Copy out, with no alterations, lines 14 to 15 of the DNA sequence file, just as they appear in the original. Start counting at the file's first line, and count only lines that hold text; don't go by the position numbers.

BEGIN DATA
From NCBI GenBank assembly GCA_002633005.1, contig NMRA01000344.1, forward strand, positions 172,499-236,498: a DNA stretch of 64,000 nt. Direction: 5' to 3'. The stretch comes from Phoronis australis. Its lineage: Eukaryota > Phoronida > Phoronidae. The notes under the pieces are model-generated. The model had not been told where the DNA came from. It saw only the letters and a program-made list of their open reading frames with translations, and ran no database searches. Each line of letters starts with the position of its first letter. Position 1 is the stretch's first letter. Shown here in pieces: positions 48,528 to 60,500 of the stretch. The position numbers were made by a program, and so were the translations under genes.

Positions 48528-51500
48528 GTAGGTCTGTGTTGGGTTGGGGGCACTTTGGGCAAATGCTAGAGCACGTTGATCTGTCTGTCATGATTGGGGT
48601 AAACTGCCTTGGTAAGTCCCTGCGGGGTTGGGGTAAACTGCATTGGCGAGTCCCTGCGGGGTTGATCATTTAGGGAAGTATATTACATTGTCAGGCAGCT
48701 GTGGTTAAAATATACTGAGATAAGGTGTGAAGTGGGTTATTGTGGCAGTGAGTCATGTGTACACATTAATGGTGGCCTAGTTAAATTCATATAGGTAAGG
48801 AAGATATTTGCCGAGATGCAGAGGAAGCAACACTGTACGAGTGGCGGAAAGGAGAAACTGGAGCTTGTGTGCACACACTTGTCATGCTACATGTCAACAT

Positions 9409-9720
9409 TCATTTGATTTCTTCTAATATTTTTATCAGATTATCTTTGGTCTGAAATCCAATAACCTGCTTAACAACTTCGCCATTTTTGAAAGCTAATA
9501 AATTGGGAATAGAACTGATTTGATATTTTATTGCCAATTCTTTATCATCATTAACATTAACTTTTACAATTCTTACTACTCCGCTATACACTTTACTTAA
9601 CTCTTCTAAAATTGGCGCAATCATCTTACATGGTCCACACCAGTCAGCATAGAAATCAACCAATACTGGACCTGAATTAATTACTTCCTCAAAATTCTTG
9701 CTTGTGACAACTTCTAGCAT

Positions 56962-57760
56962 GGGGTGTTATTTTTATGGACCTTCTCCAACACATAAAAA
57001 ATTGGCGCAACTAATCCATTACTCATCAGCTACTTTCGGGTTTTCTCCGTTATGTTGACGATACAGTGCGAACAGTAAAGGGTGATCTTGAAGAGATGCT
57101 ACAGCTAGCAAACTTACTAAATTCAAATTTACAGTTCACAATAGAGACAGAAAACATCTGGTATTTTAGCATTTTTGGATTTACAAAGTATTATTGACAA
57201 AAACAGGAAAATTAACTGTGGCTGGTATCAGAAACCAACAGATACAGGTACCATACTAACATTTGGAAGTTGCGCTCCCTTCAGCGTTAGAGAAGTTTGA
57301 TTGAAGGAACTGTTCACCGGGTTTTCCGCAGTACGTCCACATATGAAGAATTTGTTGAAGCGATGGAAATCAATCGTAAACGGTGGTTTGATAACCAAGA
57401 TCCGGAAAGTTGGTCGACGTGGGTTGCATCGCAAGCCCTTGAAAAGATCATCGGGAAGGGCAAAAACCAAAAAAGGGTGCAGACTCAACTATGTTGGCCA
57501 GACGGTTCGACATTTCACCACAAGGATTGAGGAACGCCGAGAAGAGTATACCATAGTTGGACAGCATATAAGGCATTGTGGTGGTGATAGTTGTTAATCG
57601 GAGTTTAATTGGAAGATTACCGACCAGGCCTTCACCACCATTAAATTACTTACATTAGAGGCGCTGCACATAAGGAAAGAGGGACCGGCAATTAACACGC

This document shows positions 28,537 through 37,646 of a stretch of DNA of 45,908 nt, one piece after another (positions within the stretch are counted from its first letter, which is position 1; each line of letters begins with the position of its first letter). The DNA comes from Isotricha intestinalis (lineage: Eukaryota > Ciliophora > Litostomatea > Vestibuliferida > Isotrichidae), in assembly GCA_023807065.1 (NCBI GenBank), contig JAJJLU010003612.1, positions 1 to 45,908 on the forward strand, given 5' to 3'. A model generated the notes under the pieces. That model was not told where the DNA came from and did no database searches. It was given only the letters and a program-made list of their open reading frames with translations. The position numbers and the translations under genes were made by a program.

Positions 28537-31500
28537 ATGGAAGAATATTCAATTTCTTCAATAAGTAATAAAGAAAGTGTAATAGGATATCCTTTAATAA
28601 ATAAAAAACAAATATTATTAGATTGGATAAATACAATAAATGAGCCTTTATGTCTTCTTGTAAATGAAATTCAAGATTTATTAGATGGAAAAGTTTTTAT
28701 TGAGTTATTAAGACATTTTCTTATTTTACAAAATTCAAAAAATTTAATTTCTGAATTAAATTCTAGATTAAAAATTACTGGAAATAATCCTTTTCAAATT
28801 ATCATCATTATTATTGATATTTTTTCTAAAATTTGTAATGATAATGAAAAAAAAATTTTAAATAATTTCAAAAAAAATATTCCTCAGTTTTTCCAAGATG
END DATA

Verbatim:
57001 ATTGGCGCAACTAATCCATTACTCATCAGCTACTTTCGGGTTTTCTCCGTTATGTTGACGATACAGTGCGAACAGTAAAGGGTGATCTTGAAGAGATGCT
57101 ACAGCTAGCAAACTTACTAAATTCAAATTTACAGTTCACAATAGAGACAGAAAACATCTGGTATTTTAGCATTTTTGGATTTACAAAGTATTATTGACAA